+ ~ -
Please report pronunciation problems here. Select and sample other voices. Options Pause Play
Report an Error

in the Bengal Horse Artillery; the other
was an ensign in a Royal Regiment of the
Line. There was a ball; and by some
accident that beautiful lady of our regiment had
engaged herself to both of them for the same
dance. When the time came, both went up
and claimed her hand. Neither of them would
give way; and the lady not wishing to offend
either, by showing a preference, and finding
herself in a dilemma, declined to dance with
either. Not satisfied with this, they retired
to the verandah, where they had some high
words, and the next morning they met
behind the church thereand fought a duel,
in which both of them fell, mortally wounded.
They had scarcely time to shake hands with
one another, when they died. In those days
matters of the kind were very easily hushed
up; and it was given outthough everybody
knew to the contrarythat one had died of
fever, and the other of cholera; and they
were both buried side by side in one grave;
and this tomb was erected over them at the
joint expense of the two regiments to which
they belonged. I get ten rupees a year for
keeping this grave in order."

"Who pays you?"

"A gentleman in Calcutta, a relation of
one of them. I'll tell you what it is, sir.
This foolish affair, which ended so fatally,
sowed the seeds of the fever that carried off
that beautiful and good woman, yonder. She
was maddened by the thought of being the
cause of the quarrel in which they lost
their lives. I knew them both, sir, from
seeing them so often on the parade-ground,
and at the band-stand; very fine young
men they were, sir. Yes; here they sleep in

"Whose tombs are those?" I asked,
pointing to some two or three hundred,
which were all exactly alike, and in three
straight lines: in other words, three deep.

"Those are the tombs of the men of the
Cameronians, sir. These graves are all
uniform, as you observe. Fever made sad
havoc with that regiment. They lost some
three companies in all. Behind them are the
tombs of the men of the Buffs, and behind
them the tombs of the men of other Royal
Regiments of Infantryall uniform, you
see, sir; but those of each regiment, rather
differently shaped. To the right, flanking the
infantry tombs, are the tombs of the men of
the Cavalry, Eighth and Eleventh Dragoons,
and Sixteenth Lancers. In the rear of the
Cavalry are the tombs of the Horse and Foot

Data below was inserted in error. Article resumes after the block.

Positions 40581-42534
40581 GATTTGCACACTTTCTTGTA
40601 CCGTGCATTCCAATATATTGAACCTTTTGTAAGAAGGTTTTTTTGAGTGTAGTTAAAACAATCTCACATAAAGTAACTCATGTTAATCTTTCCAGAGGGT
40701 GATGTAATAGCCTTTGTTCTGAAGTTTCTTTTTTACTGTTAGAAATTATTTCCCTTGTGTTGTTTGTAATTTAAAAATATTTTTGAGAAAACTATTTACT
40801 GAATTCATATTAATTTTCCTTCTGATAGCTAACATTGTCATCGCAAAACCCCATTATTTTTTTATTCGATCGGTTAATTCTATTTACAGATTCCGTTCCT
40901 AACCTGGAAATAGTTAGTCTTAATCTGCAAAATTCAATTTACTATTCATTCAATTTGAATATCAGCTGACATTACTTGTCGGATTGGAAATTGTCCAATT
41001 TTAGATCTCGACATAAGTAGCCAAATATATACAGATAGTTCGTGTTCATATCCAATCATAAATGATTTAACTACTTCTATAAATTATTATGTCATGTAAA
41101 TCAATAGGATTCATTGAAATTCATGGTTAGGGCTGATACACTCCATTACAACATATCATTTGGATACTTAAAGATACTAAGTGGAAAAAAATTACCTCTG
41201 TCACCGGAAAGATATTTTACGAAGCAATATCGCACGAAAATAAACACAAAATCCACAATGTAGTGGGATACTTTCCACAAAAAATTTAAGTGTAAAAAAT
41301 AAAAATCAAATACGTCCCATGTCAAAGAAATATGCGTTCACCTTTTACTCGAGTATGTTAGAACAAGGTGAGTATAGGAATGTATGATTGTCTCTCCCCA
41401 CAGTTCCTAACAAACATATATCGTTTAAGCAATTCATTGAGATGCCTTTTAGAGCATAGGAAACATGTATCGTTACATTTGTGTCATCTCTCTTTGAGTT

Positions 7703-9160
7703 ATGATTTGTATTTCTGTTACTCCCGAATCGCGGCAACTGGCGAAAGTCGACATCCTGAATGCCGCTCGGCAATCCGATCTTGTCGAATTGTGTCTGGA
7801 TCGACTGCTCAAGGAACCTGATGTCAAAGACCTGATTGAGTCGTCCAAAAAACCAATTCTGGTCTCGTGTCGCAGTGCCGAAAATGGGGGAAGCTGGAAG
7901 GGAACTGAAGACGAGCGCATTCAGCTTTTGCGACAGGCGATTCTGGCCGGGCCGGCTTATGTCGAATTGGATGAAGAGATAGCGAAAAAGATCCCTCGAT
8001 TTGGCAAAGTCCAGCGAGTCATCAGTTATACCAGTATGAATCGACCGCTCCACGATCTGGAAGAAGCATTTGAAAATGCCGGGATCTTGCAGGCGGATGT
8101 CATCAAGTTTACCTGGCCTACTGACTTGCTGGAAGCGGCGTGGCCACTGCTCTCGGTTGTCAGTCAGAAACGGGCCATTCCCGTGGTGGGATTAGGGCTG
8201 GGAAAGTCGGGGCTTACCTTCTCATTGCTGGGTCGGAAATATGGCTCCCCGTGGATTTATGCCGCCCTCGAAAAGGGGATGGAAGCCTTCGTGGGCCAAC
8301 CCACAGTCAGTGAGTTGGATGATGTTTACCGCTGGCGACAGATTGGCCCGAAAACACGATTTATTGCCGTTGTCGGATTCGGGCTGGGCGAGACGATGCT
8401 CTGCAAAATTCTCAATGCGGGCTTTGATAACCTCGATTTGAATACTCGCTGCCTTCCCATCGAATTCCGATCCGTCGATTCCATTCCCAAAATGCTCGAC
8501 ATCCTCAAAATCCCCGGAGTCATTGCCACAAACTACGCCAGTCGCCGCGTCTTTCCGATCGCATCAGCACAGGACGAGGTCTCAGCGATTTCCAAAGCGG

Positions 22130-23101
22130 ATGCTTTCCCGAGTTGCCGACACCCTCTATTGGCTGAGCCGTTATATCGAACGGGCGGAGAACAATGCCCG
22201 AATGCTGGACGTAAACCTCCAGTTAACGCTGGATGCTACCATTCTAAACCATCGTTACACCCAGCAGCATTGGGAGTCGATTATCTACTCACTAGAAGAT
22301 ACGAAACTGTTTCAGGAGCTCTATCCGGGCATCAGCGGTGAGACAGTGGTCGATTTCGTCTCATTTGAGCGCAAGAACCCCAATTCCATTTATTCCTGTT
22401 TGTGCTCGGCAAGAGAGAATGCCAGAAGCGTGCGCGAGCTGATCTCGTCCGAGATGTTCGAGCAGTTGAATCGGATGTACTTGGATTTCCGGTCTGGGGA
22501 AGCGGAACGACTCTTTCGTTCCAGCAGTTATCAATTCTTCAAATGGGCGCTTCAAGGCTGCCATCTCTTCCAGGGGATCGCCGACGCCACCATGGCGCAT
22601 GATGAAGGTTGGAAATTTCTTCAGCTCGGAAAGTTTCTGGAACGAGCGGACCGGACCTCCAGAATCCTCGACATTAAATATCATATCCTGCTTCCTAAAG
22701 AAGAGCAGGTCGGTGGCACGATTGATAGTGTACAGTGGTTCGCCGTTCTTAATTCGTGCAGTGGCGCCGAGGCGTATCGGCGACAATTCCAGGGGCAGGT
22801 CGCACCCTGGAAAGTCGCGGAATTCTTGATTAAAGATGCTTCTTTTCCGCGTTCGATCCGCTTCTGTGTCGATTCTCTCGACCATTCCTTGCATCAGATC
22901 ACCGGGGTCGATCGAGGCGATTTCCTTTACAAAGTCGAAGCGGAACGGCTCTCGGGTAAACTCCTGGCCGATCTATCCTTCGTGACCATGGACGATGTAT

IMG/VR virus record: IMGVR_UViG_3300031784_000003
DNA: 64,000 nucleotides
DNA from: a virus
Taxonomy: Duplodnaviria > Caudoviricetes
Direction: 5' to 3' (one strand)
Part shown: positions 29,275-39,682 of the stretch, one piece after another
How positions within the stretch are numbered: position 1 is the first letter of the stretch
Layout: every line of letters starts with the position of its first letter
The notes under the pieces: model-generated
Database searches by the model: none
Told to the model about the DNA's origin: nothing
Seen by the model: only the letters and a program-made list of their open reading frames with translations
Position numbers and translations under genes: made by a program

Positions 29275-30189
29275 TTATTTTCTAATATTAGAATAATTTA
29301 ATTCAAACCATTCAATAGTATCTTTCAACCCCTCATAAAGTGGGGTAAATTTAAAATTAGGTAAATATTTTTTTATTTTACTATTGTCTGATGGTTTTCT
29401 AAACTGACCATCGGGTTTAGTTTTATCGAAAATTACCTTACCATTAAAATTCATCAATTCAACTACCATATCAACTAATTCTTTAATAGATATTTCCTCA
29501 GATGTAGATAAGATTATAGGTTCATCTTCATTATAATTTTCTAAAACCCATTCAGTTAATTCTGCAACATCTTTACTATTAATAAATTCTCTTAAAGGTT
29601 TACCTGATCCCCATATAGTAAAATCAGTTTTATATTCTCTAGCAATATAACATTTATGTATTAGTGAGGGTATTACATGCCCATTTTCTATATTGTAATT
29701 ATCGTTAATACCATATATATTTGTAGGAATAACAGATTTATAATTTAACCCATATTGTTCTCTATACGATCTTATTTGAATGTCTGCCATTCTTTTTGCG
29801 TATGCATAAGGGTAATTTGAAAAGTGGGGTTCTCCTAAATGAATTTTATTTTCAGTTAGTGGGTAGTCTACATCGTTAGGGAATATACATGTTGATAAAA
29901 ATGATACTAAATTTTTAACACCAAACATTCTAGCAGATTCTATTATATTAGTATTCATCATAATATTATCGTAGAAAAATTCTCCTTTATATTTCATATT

Artillery men,—all uniform, you see, sir.
Egad! if they could rise just now, what a
pretty little army they would formof all
rankssome thousands of 'em, and well
officered, too, they would be; and here a man
to lead them. This is the tomb of Major-
General Considine, one of the most
distinguished men in the British army. He was
the officer that the Duke of Wellington fixed
upon to bring the Fifty-third Foot into good
order, when they ran riot in Gibraltar, some
years ago. This is the tomb of General
Considine, rotting and going rapidly to decay,
though it was only built in the year eighteen
hundred and forty-five. A great deal of
money is squandered in the churchyards in
India. Tombs are erected, and at a great
expense frequently. After they are once put
up it is very seldom that they are visited or
heeded. Tens of thousands of pounds have
been thrown away on the vast pile of bricks
and mortar and stone that you now see
within this enclosure; and, with the exception
of a few, all are crumbling away. A Hindoo
a sweepersaid to me the other day, in
this graveyard, ' Why don't you English,
burn your dead, as we do, instead of leaving
their graves here, to tell us how much you
can neglect them, and how little you
care for them? What is the use of
whitening a few sepulchres amidst this mass
of black ruin? ' I had no answer to give the
fellow, sir. Indeed, the same thought had
often occurred to me, while at work in this
wilderness. Do you not think, sir, that the
government, through its own executive
officers, ought to expend a few hundred
pounds every year on these yards, in order
to avert such a scandal and disgrace? I
do not speak interestedly. I have as much
already on my hands as I can perform, if not
more; but I do often think that there is
really some reason in the remarks of that
sweeper. All these graves that you see here
so blackened and left to go to ruin, are the
graves of men who have served their country
and died in its service. Very little money
would keep the yard free from this grass and
these rank weeds, and very little more would
make all these tombs fit to be seen; for
neither labour nor whitewash is expensive in
this part of the world. One would hardly
suppose, on looking about him just now,
that the sons and daughters of some of the
best families in England are buried here, and
that in a very short time no one will be able
to distinguish the spot where each is lying:
so defaced and so much alike will all the
ruins become. What, sir, I repeat, is the
use of throwing away money in building
tombs, if they are not kept in repair?
Instead of laying out fifty or a hundred
pounds on a thing like this, why not lay
out only five pounds on a single head-stone,
and put the rest out at interest to keep
it up?"

"Or a small slab with an iron railing round it?"

"Ah, sir; but then you owuld require an
European ro tremain here, and a couple of
native watchmen to see that the railings were
not carried off by the villagers. As it is,
they never allow an iron railing to remain
longer than a week, or so long as that,
They watch for an opportunity, jump over
this low wall, and tear them down, or wrench
them off and away with them."